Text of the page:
American Intellectual History

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Course Level:
Course Length:
15 weeks

Course Description:

Surveys historical interpretations of American intellectual life from the colonial period through the progressive movement in the early 20th century. 


Course Objectives:

  1. Apply reading and writing skills toward analyzing significant primary and secondary texts.
  2. Investigate and evaluate scholarly approaches to American Intellectual History through written and spoken means.
  3. Understand historical narratives and major ideas of American Intellectual History by comparing and evaluating different viewpoints.
  4. Increase critical reasoning skills about how American Intellectual History contributed to social, political, and religious arrangements in the United States.


Required Texts:

Philip Gura, American Transcendentalism

Henry May, The Enlightenment in America

Louis Menand, The Metaphysical Club

Perry Miller, The New England Mind: From Colony to Province

Select Texts Provided by Instructor


Course Requirements and Grade Distribution:The final grade will be determined by averaging five grades:

  1.  Four essay book reviews (40% total, 10% each)
  2.  Research Paper (20%)
  3. Final exam (20%)
  4. Class participation (20%):  You must be on time, bring your book, listen to lectures, answer and askquestions, work diligently on assignments, and turn in work on time.  Participation is arequirement—coming to class and not adding to discussion is similar to taking anexam and not answering any questions. If you come to class and do not contributewith questions or insights, do not expect an A, B or C for this portion of your grade.



Grading Scale:  92-100= A; 90-91= A-; 88-89= B+; 87-82= B; 80-81= B-; 78-79= C+; 72-77= C; 70-71= C-; 68-69= D+; 62-67= D; 60-61= D-; Below 60= F


Course Policies:

Academic Integrity:As stated in the Samford University 2007-2008 catalog, “students, upon enrollment, enter into voluntary association with Samford University. They must be willing to observe high standards of intellectual integrity; they must respect knowledge and practice academic honesty.” Unless specified otherwise, students are expected to do their own independent work, and to refrain from cheating, copying or plagiarizing the work of others. When drawing from various resources for assignments, students must provide proper citations.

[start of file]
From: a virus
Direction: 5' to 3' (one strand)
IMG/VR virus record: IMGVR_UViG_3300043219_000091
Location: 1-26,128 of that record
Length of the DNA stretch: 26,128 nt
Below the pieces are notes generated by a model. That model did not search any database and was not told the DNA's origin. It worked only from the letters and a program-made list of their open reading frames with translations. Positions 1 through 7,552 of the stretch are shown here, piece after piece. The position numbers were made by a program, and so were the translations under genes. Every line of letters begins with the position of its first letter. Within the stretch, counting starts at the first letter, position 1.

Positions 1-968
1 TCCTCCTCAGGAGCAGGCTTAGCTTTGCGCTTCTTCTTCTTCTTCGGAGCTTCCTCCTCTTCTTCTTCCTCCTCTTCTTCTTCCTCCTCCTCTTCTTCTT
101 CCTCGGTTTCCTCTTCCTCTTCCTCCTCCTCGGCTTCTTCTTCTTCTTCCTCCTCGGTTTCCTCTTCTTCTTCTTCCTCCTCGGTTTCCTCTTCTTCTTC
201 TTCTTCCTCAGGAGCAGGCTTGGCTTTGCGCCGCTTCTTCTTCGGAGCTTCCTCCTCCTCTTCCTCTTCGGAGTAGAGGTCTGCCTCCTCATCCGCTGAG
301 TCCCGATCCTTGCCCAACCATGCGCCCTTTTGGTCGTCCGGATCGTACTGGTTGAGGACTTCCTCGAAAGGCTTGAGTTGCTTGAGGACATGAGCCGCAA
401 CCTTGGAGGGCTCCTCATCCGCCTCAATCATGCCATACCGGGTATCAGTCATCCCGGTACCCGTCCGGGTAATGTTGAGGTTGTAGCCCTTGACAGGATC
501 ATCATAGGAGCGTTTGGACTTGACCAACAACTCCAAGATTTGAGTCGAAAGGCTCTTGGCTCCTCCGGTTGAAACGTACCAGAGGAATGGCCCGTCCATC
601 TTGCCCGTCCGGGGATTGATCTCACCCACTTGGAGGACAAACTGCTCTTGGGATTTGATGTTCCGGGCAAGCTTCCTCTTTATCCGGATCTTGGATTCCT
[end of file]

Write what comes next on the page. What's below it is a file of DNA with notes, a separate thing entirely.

Accommodation:Samford University complies with Section 504 of the Rehabilitation Act and the Americans with Disabilities Act.  Students with disabilities who seek accommodations must make their request by contacting Disability Support Services located in Counseling Services on the lower level of Pittman Hall, or call #726-4078.  A faculty member will grant reasonable accommodations only upon written notification from Disability Support Services.

Attendance Policy:Students who miss 6 classes will receive an “FA” for the course. All unexcused absences will negatively affect your participation average.  Make-up work may be negotiated for absences due to medical or emergency reasons.

Electronic Devices:  As stated in the Student Handbook, “Student use of cell phones, messaging devices and other electronic devices (for example, recording devices, music players, PDAs, computers) is prohibited in classes unless specifically permitted by the instructor.” 



Mon. Aug. 30              Course Introduction


Wed. Sept. 1               Foundational Considerations


Fri. Sept. 3                  The Errand Into the Wilderness